Kevin H: The Abedini Tragedy

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41 Responses

  1. Em says:

    my first thought as i read this post is that it is the ACLJ that has an obligation to give a public accounting, rather than the Abedinis… as to the abuse – what we need to know is that it is being addressed by competent counsel, that’s all we need to know
    when the dust has settled, perhaps there’ll be a story to tell – dunno

  2. Paige says:

    Thank you Kevin H….. very well thought out and written.

    (I am wondering if you intended the use of the word “abuser” in this sentence “It takes a lot of courage for the abuser to speak up. In this case, Naghmeh has drawn our attention to a lot of smoke.” Did you mean “abused”?)

    The whole Abendini mess is peculiar. I feel that I was misled and lied to. The ACLJ radio programs sound like infomercial advertising.

    While I never contributed money to the cause, I did contribute a good deal of angst and prayer…. My prayers continue.

  3. Michael says:


    Thank you…I’ll fix that now.

  4. Kevin H says:

    Thanks, Paige.

    Yes, you’re right, that is a typo. Was supposed to say “abused”, not “abuser”.

    Michael, if you see this, can you make that correction. Thanks.

  5. Kevin H says:

    You beat me to it before I even asked.

  6. Michael says:

    I should have caught it last night…my apologies.

  7. Kevin H says:


    I’ve never given money to the ACLJ either. Although I certainly followed a lot of their information about Saeed.

    And I think you’re dead on about their radio programs. I’ve never sat and listened to a whole one, but they always came across very strange sounding to me. The infomercial likening I think is quite apt.

  8. Kevin H says:

    No need to apologize, Michael. I was the one who screwed it up in the first place. One letter sure can make a difference sometimes.

  9. ( |o )====::: says:

    When all this has run it’s course will anyone other than me continue to ask why it could EVER be considered noble and praiseworthy that a man should leave his wife and children to fend for themselves and to go to a place far away, disobey a government’s clear warning to stop proselytizing and place himself in clear and present harm to be arrested or worse?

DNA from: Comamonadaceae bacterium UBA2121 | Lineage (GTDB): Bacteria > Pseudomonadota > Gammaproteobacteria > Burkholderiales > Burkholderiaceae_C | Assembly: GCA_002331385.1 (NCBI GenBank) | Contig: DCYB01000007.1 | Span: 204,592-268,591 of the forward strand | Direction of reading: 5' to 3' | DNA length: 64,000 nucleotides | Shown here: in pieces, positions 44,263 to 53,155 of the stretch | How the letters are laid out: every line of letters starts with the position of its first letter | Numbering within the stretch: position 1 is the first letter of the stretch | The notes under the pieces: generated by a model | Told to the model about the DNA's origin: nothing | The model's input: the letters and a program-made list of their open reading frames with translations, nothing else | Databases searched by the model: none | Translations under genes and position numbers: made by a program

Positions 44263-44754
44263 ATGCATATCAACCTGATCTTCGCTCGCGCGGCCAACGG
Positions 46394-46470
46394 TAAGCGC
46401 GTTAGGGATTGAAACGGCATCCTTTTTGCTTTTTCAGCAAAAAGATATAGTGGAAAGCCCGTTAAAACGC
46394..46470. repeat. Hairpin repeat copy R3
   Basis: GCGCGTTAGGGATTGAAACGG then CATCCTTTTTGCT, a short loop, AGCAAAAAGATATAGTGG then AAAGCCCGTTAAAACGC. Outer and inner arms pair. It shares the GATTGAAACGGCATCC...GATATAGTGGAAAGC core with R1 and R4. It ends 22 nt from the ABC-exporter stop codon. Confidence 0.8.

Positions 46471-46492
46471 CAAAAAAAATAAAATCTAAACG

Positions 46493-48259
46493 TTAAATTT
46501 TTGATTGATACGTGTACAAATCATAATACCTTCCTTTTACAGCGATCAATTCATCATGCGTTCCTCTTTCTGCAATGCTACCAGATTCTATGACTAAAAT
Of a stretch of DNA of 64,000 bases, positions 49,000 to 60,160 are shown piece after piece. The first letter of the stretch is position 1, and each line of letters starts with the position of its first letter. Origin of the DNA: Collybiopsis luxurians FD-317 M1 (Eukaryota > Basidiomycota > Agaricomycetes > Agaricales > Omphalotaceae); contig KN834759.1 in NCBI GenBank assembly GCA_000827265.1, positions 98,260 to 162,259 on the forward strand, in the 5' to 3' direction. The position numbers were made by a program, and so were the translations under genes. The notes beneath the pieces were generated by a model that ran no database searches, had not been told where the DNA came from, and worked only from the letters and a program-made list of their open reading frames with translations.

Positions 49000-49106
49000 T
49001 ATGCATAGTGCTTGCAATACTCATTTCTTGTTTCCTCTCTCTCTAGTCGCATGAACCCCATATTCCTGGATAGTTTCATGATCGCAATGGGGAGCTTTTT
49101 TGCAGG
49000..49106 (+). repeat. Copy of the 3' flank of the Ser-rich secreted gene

Is this just too sacred of “an Ideal”, too “sacrificial”, too “oh brother so-and-so is so willing to suffer for Christ” that it continues to be ignored and not discussed or addressed?

    No “Christian” vocational call should ever require a person to neglect their spouse or their children.

    Someone step up and address this absurd evil within the Christian culture!

  10. Kevin H says:

    G, I think there are many with you asking those same questions.

  11. Michael says:


    I think that is a very valuable point to be discussed in this mess…

  12. Josh the Baptist says:

    I think we hit on those points pretty strongly a week or two ago.

  13. Em says:

    G has spotted the question that is worth addressing in depth, spinning off of this issue IMHO
    there’s a whole lot of adventuring that masks itself as sacrifice for Jesus…

    but then there’s a whole lot of adventuring that gets rationalized as noble all over the place – i know of mountain climbers who leave wife and children to fend for themselves for the noble cause of the top of a mountain … if your cause isn’t strong enough to hold off establishing a home and family, then maybe you shouldn’t serve – whatever the cause, eh?

    interesting to think on…

  14. ( |o )====::: says:

    Sorry, I missed the discussion, it’s a workflow thing.